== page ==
NBA upstages NFL as most popular sport

Shawn Humphrey, Staff writer

For a school that lacks a football team, it would be easy to leave the sport behind.

However, what much of the nation might find it hard to accept is that football may be losing ground as the most popular sport in the United States. Following the lowest-rated Super Bowl in the last decade, Americans may begin to focus their attention towards the next most popular sport in the country: basketball.

Unlike the NFL, the NBA is a league without a proverbial cloud of domestic violence issues, polarizing protests and consistent concussions.

The NBA also is more marketable to the youth than the NFL. It’s much easier to recognize your favorite players when they aren’t wearing helmets that obscure their faces every time they take the field.

Take a look at social media. NBA superstar LeBron James sits at more than 45 million followers on Instagram, while wide receiver Odell Beckham Jr., with more followers than any other NFL player, has just over 12 million.

Even the NBA Instagram account itself has two times more followers than the NFL’s account. NBA players also are making a bigger mark when it comes to clothing. You don’t see football players signing shoe deals comparable to James Harden’s gargantuan 13-year, $200-million deal with Adidas. It’s hard to find someone who is excited to rock the new “Tom Brady 12s.”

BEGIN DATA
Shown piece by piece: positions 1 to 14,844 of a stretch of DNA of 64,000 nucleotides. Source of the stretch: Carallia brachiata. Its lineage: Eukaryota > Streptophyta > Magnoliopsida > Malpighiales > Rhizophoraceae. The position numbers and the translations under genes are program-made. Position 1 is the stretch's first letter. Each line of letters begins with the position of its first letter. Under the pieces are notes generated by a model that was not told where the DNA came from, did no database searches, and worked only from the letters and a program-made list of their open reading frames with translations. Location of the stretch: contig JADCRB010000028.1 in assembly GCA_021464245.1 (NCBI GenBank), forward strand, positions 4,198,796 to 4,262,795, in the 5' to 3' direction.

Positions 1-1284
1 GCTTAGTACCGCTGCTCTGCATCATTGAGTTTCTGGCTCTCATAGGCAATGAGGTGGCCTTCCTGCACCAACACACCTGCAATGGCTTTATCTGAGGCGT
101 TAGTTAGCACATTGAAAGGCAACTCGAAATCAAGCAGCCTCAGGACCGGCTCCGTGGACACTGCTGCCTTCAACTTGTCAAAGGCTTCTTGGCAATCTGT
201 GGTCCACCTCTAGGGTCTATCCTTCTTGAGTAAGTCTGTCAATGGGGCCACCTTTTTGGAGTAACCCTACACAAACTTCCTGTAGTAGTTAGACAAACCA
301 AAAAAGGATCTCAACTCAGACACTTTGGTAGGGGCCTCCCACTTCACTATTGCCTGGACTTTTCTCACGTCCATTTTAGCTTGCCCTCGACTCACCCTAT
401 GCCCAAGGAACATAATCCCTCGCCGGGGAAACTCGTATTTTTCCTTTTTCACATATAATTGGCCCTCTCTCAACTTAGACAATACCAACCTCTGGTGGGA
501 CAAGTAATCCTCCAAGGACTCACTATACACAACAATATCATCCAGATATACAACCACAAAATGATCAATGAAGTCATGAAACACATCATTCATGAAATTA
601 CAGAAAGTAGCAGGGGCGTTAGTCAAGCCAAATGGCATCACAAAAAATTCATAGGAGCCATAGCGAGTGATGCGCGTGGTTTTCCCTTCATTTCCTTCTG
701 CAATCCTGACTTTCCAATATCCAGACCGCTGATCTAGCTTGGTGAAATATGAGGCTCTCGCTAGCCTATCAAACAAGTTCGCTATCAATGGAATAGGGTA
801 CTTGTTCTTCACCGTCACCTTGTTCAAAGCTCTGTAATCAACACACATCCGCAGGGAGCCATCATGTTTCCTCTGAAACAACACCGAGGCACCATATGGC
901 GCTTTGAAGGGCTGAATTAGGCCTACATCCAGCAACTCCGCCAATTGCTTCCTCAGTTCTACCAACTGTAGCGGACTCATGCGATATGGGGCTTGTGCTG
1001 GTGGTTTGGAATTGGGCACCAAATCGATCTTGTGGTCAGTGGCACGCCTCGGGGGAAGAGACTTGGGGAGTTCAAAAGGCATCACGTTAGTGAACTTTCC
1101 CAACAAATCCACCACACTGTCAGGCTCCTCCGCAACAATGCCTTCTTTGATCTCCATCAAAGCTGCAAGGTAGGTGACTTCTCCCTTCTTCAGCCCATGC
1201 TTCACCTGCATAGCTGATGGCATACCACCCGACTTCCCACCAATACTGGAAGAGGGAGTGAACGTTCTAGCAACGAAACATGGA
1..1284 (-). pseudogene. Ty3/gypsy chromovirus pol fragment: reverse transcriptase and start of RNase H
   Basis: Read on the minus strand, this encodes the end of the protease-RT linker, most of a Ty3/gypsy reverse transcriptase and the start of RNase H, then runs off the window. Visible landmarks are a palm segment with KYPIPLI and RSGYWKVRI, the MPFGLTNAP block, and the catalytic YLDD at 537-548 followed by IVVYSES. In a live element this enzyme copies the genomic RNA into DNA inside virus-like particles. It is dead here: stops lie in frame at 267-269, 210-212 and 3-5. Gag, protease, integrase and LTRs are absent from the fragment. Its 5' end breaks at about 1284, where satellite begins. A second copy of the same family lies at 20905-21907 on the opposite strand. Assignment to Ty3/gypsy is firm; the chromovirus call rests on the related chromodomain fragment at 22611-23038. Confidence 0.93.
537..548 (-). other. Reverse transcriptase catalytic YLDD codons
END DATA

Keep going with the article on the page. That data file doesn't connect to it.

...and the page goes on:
The NBA also hasn’t had to deal with the cloud of controversy the NFL continues to suffering from. After receiving repeated blows to the head for their entire career, NFL players have to deal with the possibility of developing CTE, a degenerative brain disease.

Several former players have sued the league in recent years for failing to protect them. Now, the NFL is forced to focus on altering the rules of the game so that players aren’t taking these types of injuries as much.

While longtime fans of the game will argue that the league has become “soft,” others may simply choose to change the channel and watch Stephen Curry launch three-pointers from near half court.

The NFL is also forced to deal with a new player facing charges every season.

Just this year, the league watched one of its brightest young stars in Chiefs running back Kareem Hunt destroy his reputation with a domestic violence incident that was caught on video.

Now, the same player finds himself with a new team not even one year later. This will undoubtedly upset even longtime fans of the league.

He’s nowhere near the first player to find himself in this kind of situation either. In 2015, defensive-end Greg Hardy was handed a 10-game suspension for a domestic violence incident for which he was found guilty in a court of law.

Hardy’s 10-game suspension was reduced to four games and he signed a contract with the Dallas Cowboys — America’s Team.

NFL fans also will find fault with the fact that teams don’t think twice about giving players with these types of issues second chances, but have all but pushed Colin Kaepernick out of the league.

Or perhaps some fans will stand on the other side of the issue, having been turned off by seeing players such as Kaepernick kneeling during the national anthem.

Compare this type of ethical battle with a league where the main issue that has people up in arms is the Golden State Warriors signing another star player.